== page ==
Tag Archives: compost

Sonoma County officials seek to resurrect regional green waste composting operation

J.D. Morris, THE PRESS DEMOCRAT

The search for a new home for composting Sonoma County’s green waste is moving forward as officials seek to finally end the costly practice of shipping green-bin material off to neighboring counties.Within several years, the county may again have a single main facility — or several smaller ones — to process grass clippings, food scraps and other green waste, which has been sent by truck to other counties for the past year and a half since the former central site shut down amid a lawsuit over water pollution concerns.

It is not yet clear exactly what form a renewed regional compost operation — long a disputed county matter — would take. But the Sonoma County Waste Management Agency is advancing plans to bring in a private operator to handle the green waste from local cities, with a request for development proposals likely going out later this spring.And the waste agency — which is on the cusp of securing a new lifeline from local governments — is looking to learn from its past troubles by shifting as much responsibility as possible onto the shoulders of the new private operator.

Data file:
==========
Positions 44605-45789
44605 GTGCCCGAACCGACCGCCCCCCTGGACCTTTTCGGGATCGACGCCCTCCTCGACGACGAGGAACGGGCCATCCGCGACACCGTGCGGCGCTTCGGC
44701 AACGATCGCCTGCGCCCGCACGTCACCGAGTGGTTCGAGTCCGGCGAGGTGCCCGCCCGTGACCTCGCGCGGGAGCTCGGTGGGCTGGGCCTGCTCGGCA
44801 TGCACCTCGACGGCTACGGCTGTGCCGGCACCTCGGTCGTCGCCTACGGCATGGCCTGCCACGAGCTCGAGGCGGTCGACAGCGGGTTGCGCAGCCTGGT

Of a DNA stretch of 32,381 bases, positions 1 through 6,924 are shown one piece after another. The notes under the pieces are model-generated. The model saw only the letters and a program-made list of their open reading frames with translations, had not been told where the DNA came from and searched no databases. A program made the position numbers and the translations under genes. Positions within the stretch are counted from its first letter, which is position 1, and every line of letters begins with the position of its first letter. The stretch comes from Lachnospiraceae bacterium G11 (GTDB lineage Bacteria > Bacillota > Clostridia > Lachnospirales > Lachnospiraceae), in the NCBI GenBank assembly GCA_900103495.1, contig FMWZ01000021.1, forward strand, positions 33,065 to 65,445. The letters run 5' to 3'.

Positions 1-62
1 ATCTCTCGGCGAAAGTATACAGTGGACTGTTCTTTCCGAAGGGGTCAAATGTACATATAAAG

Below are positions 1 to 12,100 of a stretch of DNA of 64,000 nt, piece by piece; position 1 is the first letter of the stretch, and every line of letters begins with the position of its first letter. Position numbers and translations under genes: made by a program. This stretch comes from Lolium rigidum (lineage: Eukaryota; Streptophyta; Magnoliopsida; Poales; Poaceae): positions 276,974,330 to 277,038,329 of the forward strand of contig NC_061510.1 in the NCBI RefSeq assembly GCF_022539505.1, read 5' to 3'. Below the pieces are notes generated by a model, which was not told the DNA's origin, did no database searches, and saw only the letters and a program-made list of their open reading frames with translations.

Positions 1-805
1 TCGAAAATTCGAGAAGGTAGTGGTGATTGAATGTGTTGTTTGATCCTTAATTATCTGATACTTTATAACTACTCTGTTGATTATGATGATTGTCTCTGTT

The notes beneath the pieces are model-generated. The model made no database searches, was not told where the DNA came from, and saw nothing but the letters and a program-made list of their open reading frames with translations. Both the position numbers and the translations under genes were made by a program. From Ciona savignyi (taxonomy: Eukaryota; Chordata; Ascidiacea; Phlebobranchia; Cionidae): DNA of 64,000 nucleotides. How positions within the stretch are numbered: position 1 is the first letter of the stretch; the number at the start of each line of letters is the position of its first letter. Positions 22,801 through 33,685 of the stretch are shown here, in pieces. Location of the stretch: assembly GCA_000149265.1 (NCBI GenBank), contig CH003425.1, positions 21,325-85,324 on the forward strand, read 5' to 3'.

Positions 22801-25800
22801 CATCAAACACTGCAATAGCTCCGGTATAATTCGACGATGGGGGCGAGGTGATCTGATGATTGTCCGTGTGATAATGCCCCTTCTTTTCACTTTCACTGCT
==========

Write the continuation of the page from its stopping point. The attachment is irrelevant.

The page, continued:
“Essentially, we’re just the customer at this point,” said Patrick Carter, the waste agency’s executive director. “We’re committing a flow of green waste to a private company on private land, where they assume all of the liabilities for making sure that it is in compliance and operating correctly, in exchange for us committing our flow for 10-plus years. It’s a different model.”

Sonoma Compost Co. processed green waste at the county’s central landfill west of Cotati from 1993 until October 2015, when its closure was triggered by a Clean Water Act lawsuit.

The county began sending green waste to sites in Ukiah, Napa, Novato and Vacaville for disposal, a practice that now costs more than $4.7 million annually, according to Carter.

Read more at: Sonoma County officials seek to resurrect regional green waste composting operation | The Press Democrat